Ecclesiastes and all that by Trevor Plumbly
Sense and stupidity
The mice have departed only to be replaced by more virulent pests: the politicians are back from yet another recess and, as ever, they’re anxious to invade and parade their virtues. I know I go on a bit about them, but their ability to speak at length and say so little never ceases to amaze me. ‘Sure there are problems in some areas, but they were caused by the previous administration’, is a familiar cry. It could be argued that we voted them in to fix those problems, but arguing with these people is about as logical as talking to your shoes and just about as productive. Lewis Carroll would have been proud to have authored some recent comments from those entrusted with our well-being.
How to lead from behind
This is a tricky ploy only achieved by those with the ability to build sentences with at least one exit strategy. Take the recent housing crisis: on being informed that a growing number of families were being forced to sleep in cars and garages our leader stated that that was ‘unacceptable’. Nice one John, that’s leadership for you! The Minister for Social Housing seems blissfully unaware of the extent of the problem, but if it was as bad as reported she would find it ‘untenable’ (feel better folks?). Not to be beaten in the piffle competition, the Minister of Housing sagely offers that the reason for the housing shortage is because of a population increase! Surely an honorary doctorate from the University of Silly Sods beckons. Another notable gem this week was from the Minister of Conservation: she has created and appointed an ‘Ambassador for Endangered Species’; she is somewhat unclear on his/her role or salary package, but I guess there are some things we’re better off not knowing, so maybe she’s being kind.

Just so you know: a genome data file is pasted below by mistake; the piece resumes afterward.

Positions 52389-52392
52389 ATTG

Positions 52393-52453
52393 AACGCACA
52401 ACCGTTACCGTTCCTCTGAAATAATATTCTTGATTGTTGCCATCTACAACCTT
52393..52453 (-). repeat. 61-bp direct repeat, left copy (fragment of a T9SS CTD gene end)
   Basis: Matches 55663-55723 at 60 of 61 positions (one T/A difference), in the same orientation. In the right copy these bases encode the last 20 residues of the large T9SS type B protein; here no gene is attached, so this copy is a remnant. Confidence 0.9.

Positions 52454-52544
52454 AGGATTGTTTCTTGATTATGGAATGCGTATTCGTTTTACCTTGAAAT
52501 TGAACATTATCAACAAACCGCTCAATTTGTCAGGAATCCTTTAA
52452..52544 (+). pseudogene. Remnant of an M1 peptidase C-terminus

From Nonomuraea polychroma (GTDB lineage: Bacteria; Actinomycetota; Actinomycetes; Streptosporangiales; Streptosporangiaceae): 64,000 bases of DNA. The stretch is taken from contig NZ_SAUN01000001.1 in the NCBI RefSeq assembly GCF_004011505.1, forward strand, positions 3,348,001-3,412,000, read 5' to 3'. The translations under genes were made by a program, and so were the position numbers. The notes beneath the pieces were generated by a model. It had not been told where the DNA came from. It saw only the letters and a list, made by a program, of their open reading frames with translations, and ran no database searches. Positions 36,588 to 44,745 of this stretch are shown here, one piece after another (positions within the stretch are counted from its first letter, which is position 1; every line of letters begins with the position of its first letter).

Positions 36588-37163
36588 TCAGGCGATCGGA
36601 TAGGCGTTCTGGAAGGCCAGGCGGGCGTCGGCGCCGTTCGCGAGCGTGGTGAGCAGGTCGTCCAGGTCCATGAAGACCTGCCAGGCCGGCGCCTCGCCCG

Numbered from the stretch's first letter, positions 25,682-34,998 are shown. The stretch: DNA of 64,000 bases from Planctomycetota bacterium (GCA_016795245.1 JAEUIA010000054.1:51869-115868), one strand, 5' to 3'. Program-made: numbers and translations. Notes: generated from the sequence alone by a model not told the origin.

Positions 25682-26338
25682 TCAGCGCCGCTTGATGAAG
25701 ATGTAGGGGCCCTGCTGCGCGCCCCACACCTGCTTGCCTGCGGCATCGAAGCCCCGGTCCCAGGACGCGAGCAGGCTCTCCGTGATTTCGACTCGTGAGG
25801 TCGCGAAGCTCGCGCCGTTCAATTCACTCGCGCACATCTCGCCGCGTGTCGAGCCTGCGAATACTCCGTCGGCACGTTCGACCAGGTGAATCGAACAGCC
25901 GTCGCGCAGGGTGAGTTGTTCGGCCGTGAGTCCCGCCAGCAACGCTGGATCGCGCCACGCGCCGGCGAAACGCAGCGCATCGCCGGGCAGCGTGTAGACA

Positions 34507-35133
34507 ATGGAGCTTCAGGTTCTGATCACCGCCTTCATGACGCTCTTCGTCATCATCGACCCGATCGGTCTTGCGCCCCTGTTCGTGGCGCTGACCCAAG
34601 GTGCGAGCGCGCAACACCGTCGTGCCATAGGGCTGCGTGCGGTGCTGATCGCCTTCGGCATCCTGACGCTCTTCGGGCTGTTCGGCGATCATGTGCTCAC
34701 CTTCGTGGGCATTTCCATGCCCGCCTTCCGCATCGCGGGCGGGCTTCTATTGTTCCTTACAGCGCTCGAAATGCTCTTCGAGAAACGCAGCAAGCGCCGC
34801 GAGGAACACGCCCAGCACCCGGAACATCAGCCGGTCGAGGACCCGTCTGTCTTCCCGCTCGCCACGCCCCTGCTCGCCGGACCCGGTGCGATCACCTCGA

Going through the motions
I arrived in NZ in 1972 and felt lucky to live in a country with a serious attitude to crime and little apparent poverty, but sadly with an increasing youth crime rate, an overworked court system and a shortage of remand centres we’re now heading towards a justice system that simply can’t cope. Domestic and child abuse has soared in recent years along with drug related offences; burglary victims have a less than 10% chance of seeing a conviction or any recovery. I still regard myself as lucky to be able to live here, but when a mother of eight children is allowed to run up a social service debt of $100,000 for motel bills because no other accommodation is available, when two people accused of murdering a toddler are allowed to plead to manslaughter and a drug fuelled rapist of a three year old girl is sentenced to ten years and sternly told a non-parole period of five years will apply, it might be time to consider whether those elected to protect our values have become too entangled in their own political welfare, as opposed to ours. Keep smiling! Trev.